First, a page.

@GDBringer thanks for posting the book!
After sleeping on it, I think another really important factor is that the Python community is just plain welcoming, both intentionally and incidentally (it values features that beginners also value). Programming in general has a long history of exclusion due to the high entry barrier. Many programming communities promote code obfuscation, obtuse tricks, and clever techniques that marginally improve performance. The Python community believes that maintaining human readability is fundamentally more important than squeezing extra performance out of the system, to the extent that a large fraction of the language’s enhancement proposals are actually style guides. The Python community is friendly to beginners and has a sense of fun that’s just lacking in other languages. I mean, the official Python documentation is chock full of Monty Python jokes. What other language makes it fun to read the documentation?
I’ll close out this post with a quote from the guiding principles for Python’s design:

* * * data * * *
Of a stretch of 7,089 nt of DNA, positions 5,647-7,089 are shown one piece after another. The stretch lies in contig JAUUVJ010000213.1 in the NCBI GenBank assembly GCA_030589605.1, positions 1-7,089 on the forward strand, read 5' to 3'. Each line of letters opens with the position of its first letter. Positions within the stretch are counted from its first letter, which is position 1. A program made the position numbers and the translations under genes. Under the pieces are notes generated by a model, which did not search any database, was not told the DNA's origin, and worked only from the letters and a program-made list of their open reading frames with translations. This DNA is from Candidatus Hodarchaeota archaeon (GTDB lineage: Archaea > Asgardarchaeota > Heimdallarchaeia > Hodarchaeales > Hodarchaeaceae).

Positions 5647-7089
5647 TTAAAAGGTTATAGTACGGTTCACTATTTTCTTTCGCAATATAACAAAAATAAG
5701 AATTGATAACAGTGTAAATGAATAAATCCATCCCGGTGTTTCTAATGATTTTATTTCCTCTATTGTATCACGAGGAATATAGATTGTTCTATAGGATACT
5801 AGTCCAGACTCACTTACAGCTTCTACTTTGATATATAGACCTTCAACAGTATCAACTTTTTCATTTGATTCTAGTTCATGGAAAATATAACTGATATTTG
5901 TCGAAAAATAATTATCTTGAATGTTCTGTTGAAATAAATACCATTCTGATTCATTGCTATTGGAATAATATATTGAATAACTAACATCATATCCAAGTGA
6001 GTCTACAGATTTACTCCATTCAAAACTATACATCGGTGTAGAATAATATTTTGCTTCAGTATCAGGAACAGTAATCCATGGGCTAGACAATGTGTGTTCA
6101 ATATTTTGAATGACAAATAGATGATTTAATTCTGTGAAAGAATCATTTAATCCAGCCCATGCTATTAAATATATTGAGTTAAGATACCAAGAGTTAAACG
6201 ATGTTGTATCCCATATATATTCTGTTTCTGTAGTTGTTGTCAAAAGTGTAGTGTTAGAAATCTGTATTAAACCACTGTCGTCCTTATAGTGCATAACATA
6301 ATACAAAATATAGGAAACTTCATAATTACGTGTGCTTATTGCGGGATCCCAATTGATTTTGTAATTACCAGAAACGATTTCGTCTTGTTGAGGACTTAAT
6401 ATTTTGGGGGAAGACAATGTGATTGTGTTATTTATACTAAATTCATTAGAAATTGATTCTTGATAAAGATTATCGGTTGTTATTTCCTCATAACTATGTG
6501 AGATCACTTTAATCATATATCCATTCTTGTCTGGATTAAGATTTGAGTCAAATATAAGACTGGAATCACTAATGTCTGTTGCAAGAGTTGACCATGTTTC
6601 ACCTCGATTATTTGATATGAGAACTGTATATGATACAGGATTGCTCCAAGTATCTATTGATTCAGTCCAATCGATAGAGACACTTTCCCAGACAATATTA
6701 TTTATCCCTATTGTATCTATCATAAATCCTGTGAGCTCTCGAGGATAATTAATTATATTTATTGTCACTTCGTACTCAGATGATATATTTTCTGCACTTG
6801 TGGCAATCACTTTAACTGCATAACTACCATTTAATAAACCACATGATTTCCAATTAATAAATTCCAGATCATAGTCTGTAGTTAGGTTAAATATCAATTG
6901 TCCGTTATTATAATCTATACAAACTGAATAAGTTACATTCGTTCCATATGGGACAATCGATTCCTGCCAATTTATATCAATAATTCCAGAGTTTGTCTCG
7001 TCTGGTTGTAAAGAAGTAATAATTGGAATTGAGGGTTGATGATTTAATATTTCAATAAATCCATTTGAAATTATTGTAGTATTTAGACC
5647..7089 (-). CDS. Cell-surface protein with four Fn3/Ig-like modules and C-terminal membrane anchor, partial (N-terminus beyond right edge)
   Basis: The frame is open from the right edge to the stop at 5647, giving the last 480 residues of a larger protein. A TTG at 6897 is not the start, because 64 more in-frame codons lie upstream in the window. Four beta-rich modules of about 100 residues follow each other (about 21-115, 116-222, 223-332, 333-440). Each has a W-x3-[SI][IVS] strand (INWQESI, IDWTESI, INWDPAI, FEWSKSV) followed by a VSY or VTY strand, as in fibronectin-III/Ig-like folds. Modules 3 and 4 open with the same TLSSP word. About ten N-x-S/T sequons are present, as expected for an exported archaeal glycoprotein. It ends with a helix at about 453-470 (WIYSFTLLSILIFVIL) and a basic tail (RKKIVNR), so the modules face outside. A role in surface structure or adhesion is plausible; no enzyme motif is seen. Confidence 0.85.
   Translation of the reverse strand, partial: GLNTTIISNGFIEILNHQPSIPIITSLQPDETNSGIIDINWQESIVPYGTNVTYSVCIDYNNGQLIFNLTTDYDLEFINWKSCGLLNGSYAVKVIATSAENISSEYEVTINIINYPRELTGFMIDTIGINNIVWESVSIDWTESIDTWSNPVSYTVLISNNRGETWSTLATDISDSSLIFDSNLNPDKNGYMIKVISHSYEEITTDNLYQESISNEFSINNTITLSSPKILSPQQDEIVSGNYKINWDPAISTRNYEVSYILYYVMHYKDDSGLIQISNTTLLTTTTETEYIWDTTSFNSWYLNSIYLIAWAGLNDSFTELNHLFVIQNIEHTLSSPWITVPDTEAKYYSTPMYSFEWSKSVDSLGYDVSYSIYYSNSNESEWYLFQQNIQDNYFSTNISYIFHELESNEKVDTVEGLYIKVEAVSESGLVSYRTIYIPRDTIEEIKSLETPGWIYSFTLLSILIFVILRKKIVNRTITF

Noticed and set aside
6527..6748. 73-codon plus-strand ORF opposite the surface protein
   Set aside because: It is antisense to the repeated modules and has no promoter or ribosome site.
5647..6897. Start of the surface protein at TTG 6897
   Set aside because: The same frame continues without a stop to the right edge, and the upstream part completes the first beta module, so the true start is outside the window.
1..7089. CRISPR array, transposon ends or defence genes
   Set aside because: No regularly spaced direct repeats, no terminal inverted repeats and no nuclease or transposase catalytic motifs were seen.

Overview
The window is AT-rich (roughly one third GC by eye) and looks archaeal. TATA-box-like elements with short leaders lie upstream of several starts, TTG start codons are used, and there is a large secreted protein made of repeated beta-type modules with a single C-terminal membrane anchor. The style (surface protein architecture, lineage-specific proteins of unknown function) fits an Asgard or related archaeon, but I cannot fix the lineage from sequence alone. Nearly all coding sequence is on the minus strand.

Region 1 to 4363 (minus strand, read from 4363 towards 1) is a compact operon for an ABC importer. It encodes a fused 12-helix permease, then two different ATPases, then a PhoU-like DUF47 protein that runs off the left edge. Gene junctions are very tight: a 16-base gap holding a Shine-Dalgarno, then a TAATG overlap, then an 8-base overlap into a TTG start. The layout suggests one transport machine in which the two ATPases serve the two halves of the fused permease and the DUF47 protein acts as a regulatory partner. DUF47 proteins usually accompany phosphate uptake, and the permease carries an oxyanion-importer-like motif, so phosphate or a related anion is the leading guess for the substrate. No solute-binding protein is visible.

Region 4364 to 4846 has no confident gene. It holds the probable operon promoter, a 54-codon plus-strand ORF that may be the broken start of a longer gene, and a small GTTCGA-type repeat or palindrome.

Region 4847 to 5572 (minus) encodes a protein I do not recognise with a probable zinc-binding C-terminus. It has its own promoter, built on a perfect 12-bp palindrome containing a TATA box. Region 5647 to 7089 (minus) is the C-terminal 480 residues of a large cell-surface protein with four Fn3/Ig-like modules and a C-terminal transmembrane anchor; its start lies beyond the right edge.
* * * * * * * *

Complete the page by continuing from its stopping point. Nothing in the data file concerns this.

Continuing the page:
The Zen of Python, by Tim Peters
Beautiful is better than ugly.
Explicit is better than implicit.
Simple is better than complex.
Complex is better than complicated.
Flat is better than nested.
Sparse is better than dense.
Special cases aren’t special enough to break the rules.
Although practicality beats purity.
Errors should never pass silently.
Unless explicitly silenced.
In the face of ambiguity, refuse the temptation to guess.
There should be one-- and preferably only one --obvious way to do it.
Although that way may not be obvious at first unless you’re Dutch.
Now is better than never.
Although never is often better than right now.
If the implementation is hard to explain, it’s a bad idea.
If the implementation is easy to explain, it may be a good idea.
Namespaces are one honking great idea – let’s do more of those!